I wouldn't be as sanguine about the "replace Windows" bit as Dare is. Particularly not if I was Microsoft. Looking at Asus netbooks over the weekend I'm seeing lots of positive reviews and happiness with the Linux + browser + very cheap hardware package.

It looks to me as though we could easily be approaching, not exactly a "tipping point" (with all the notions of positive feedback that this implies), but at least a period of rapid transition, beyond which the standard or most common computing tool in our lives isn't a Windows PC running MS Office but a $200 - $300 netbook running free software. See all the PC makers playing catch up.

The standard price for this tool is way too low to charge an extra $50 - $100 for OS and Office Suite. And the browser-based email and office apps. will be fine for most users. The entire market for the traditional Microsoft software product, the generic "PC", is evaporating as we watch.
ZDNet is calling this Browser Wars 2.0 ...

I've been saying that browsers are not (and shouldn't be thought of) as a site for strategic competition. But it looks as though I may be wrong on this one.

The reason I thought that there was no room for competition there, is that I saw (and still see) standards (HTML, Javascript, CSS) rather than differentiation as dominating. There's no mileage in a slightly different HTML or scripting language.

All web-applications want to be runable on all browsers ... anything else is just suicide. And all browsers want to be able to run all applications ... and so ...

But I underestimated the part about a better experience for the users which isn't related to the browser content. Browser features such as speed, privacy, off-line caching, new UIs such as Enso-like "ubiquity". All the browser makers have demonstrated that they can create some excitement in these areas.

Also, what's becoming clearer is that "privacy modes" can disrupt the kind of cookie tracking which allows, say Google, to serve relevant adverts, which makes browser innovation in this area a direct attack on Google's revenue. (And so also makes us realize how much of an interest Google have here.)

So, I think I was still right about standards in web content (at least for the moment). But as the browser really starts to replace the desktop operating system it takes over a whole lot of other responsibilities as well. And there's clearly some room for differentiation there.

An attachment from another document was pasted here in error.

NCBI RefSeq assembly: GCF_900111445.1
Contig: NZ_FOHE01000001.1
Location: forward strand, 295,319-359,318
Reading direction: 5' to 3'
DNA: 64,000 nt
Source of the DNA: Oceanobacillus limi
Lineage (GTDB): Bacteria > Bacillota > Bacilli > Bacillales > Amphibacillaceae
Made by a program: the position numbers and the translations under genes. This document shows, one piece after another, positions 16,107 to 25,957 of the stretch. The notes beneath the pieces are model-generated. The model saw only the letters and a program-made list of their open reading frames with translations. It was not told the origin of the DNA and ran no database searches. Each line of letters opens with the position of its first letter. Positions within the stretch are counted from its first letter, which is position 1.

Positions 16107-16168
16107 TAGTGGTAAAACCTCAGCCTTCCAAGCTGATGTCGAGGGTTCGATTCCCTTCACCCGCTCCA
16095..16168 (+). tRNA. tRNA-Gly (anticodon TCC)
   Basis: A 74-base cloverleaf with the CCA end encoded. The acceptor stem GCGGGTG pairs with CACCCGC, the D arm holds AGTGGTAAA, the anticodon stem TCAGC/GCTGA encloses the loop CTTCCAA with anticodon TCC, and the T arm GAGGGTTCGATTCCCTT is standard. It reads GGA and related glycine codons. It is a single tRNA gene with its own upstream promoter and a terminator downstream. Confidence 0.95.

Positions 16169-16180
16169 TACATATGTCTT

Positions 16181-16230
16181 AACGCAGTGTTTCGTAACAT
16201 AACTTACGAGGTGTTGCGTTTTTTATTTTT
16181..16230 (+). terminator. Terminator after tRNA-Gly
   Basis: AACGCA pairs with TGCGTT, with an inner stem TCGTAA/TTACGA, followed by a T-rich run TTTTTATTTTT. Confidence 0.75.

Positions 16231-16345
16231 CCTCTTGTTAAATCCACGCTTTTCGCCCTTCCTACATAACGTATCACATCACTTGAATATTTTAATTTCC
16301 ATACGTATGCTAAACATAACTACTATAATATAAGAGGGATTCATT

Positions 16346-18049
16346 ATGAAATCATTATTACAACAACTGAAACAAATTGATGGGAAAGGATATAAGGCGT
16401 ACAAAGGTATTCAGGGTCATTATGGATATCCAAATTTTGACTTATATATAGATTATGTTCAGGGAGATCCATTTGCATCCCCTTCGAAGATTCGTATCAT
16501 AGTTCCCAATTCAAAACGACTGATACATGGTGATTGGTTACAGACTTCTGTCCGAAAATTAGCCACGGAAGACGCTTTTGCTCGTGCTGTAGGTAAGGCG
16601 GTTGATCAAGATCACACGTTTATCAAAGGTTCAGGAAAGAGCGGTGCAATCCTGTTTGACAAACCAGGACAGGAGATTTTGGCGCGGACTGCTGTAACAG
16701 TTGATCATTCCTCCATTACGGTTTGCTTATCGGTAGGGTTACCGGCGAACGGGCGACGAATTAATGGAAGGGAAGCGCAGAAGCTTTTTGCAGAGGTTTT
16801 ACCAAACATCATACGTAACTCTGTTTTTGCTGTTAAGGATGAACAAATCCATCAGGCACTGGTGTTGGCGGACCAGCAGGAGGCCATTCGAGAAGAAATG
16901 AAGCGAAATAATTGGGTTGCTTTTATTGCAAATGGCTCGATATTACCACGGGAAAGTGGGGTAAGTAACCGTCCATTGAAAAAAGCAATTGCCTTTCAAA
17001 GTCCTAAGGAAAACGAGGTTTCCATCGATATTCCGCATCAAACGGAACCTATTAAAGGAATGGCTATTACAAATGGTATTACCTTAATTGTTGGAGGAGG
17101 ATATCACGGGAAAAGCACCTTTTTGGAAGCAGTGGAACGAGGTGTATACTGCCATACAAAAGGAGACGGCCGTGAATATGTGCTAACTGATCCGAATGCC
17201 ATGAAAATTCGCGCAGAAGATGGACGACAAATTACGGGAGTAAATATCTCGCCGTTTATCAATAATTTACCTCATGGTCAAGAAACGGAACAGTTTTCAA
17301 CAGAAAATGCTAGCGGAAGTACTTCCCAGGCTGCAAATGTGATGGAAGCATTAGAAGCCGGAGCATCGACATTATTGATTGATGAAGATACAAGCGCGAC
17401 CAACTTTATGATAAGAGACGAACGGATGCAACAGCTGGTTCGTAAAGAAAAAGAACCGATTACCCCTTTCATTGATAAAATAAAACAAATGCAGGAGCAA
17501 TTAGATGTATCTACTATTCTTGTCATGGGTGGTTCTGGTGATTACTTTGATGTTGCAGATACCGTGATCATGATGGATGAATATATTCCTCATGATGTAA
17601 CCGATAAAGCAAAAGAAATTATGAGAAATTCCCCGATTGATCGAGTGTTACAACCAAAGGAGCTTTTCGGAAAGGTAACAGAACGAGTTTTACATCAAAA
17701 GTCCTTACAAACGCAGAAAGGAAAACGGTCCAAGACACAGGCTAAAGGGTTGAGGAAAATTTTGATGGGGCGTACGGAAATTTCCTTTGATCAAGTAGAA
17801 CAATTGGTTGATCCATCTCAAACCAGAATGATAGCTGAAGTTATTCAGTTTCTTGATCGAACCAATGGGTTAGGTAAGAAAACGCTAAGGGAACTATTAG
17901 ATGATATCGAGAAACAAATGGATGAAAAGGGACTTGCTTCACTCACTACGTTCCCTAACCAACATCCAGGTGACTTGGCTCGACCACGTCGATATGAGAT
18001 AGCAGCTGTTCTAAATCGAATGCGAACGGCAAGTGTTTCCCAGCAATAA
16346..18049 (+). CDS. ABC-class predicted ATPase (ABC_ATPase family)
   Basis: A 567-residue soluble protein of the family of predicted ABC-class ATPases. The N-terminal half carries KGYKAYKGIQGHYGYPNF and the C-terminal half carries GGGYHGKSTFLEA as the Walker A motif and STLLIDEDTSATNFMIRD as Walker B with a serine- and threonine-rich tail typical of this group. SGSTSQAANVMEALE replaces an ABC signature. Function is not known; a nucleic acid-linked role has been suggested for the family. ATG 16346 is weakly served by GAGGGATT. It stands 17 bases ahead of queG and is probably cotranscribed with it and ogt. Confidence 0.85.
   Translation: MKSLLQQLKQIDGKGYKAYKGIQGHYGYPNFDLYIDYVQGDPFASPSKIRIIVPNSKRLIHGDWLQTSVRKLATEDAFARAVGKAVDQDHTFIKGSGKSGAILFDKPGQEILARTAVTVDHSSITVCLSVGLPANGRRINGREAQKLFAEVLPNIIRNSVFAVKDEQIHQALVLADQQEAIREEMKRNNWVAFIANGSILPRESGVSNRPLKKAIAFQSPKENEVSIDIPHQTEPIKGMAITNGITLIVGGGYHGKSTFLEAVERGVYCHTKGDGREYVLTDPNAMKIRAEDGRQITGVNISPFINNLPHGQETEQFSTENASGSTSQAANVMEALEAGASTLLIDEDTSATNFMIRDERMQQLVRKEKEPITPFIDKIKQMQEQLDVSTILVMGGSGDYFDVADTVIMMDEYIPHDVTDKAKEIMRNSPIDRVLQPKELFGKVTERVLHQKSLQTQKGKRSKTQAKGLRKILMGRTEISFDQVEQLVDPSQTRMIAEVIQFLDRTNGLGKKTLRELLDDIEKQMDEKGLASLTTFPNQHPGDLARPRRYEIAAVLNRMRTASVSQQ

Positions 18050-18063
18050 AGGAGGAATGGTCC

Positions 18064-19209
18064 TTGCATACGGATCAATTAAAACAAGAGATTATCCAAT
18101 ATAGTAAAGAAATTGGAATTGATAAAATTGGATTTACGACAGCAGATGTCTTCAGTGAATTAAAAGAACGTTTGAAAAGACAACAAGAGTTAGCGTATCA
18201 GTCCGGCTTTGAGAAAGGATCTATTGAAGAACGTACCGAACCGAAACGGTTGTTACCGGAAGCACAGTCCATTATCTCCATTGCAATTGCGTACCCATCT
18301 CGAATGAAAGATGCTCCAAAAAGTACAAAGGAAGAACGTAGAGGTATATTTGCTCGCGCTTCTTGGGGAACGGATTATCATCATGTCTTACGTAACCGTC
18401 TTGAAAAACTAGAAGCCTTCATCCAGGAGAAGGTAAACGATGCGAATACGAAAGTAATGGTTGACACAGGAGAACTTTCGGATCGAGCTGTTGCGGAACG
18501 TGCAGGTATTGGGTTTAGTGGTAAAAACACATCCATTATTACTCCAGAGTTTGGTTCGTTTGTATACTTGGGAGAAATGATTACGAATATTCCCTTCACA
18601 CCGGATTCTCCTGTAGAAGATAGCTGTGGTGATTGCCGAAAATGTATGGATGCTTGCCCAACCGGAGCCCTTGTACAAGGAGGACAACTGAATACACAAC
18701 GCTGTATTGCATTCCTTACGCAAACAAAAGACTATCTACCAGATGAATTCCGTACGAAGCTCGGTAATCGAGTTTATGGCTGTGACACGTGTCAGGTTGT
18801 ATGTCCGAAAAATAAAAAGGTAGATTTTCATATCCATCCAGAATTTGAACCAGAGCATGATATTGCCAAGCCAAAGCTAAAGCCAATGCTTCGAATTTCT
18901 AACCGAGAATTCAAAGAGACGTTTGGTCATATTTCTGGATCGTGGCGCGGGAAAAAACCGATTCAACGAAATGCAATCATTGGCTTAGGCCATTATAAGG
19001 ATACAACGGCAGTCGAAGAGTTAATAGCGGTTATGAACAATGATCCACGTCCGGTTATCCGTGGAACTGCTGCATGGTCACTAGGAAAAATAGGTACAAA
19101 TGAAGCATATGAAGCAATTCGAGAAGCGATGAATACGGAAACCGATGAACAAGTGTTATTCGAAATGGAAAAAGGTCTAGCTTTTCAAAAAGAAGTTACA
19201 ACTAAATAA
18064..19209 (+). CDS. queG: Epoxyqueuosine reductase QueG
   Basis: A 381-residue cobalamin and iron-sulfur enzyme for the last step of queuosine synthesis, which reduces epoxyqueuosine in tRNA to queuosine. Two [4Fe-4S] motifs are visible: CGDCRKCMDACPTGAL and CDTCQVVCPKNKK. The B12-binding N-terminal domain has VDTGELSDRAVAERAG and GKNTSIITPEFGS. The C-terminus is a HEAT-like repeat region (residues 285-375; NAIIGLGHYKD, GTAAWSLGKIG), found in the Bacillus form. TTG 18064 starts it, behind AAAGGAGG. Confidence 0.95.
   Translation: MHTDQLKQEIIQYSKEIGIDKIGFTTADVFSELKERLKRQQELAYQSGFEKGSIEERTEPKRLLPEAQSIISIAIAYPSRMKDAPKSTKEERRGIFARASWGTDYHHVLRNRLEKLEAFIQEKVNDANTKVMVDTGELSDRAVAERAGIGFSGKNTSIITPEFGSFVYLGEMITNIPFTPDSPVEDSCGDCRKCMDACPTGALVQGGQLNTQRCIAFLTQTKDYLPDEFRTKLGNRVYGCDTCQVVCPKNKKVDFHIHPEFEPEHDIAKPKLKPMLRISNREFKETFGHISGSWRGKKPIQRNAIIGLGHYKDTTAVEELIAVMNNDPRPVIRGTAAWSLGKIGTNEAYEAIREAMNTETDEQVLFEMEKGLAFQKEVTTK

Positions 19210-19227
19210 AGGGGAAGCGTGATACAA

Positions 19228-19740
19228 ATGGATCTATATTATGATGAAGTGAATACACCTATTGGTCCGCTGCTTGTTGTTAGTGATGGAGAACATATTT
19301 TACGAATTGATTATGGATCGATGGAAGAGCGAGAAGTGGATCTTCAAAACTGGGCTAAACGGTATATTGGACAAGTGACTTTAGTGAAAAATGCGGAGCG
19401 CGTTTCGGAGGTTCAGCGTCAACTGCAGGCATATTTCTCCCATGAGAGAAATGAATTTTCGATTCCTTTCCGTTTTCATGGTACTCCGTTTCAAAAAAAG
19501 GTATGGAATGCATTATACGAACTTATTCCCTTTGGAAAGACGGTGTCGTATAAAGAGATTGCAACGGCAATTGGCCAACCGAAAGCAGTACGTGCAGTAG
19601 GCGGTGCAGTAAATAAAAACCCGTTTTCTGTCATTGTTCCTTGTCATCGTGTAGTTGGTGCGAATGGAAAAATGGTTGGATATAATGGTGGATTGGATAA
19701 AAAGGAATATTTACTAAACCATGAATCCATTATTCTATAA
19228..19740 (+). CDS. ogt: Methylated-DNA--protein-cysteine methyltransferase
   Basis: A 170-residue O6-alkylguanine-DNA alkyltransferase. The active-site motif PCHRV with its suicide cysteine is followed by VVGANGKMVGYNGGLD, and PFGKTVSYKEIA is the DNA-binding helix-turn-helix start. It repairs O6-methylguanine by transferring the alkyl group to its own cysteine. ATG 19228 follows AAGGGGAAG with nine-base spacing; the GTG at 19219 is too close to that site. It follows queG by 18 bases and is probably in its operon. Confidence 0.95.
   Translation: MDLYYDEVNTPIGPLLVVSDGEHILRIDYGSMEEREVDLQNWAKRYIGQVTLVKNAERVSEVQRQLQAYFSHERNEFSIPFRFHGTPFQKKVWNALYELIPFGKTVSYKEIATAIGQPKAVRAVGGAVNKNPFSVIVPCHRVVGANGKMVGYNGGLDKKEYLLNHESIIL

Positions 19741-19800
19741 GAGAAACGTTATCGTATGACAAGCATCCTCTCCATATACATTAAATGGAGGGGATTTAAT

David Berlind points out the should-be-obvious (but-not-very-remarked) : Google's Chrome + Gears also wraps mobile (device swarm) operating systems.

Point 1 : the browser is the only reliable application container which runs reliably across different operating systems on phones

Point 2 : the downside of the browser is that it depends on network connection which is unreliable on mobile phones

Point 3 : Gears (which is sneaked into Chrome) solves that.

September 13, 2008

It works ... Doesn't the Apple "cool vs. nerd" already start to look rather tired and cliched after you watch the M$ ads?

September 12, 2008

Wow! New Gates and Seinfeld episode.

This is all about scrambling any perception or stereotype you might have had about M$.

Update : It is, also, of course a kind of satire on / deconstruction of the Apple ads. With Seinfeld in the place of the "cool" (Mac) guy, and Gates as the boring, nerdy (PC) guy. Except in this case, the distinction is being shown as breaking down, both are equally weird, uncool, "bad" (flawed, selfish, stupid in the way all Seinfeld characters are).

The Apple / PC dichotomy that the Mac ads push? There is no such structure in the world. There's just the nihilistic despair of the human condition. A primal chaos from which a new M$ brand can emerge.

September 09, 2008

Obasanjo's three reasons developers adopt new platforms : 1) to help them differentiate themselves, 2) to make things significantly simpler, or 3) to reach new markets. Plus he seems to add a fourth : better distribution.

For example, the platforms I've been excited about in the last couple of years : the Facebook / YASN-as-platform and Google Application Engine. The first is basically 3 (or maybe 4) while the attraction of GAE is mainly 2.